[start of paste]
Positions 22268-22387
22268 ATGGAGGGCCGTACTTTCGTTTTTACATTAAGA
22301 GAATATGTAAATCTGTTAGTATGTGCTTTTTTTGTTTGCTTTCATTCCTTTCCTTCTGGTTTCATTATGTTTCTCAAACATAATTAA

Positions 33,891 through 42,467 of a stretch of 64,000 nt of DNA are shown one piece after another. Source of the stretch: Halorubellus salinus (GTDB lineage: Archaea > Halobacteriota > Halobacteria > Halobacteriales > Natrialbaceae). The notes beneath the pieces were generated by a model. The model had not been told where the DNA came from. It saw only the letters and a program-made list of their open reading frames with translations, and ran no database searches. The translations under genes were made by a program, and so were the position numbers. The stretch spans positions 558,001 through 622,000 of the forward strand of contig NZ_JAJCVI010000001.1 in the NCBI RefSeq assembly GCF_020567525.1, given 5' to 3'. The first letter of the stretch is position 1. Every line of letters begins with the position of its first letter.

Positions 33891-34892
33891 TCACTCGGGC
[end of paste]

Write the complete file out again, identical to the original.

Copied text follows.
Positions 22268-22387
22268 ATGGAGGGCCGTACTTTCGTTTTTACATTAAGA
22301 GAATATGTAAATCTGTTAGTATGTGCTTTTTTTGTTTGCTTTCATTCCTTTCCTTCTGGTTTCATTATGTTTCTCAAACATAATTAA

Positions 33,891 through 42,467 of a stretch of 64,000 nt of DNA are shown one piece after another. Source of the stretch: Halorubellus salinus (GTDB lineage: Archaea > Halobacteriota > Halobacteria > Halobacteriales > Natrialbaceae). The notes beneath the pieces were generated by a model. The model had not been told where the DNA came from. It saw only the letters and a program-made list of their open reading frames with translations, and ran no database searches. The translations under genes were made by a program, and so were the position numbers. The stretch spans positions 558,001 through 622,000 of the forward strand of contig NZ_JAJCVI010000001.1 in the NCBI RefSeq assembly GCF_020567525.1, given 5' to 3'. The first letter of the stretch is position 1. Every line of letters begins with the position of its first letter.

Positions 33891-34892
33891 TCACTCGGGC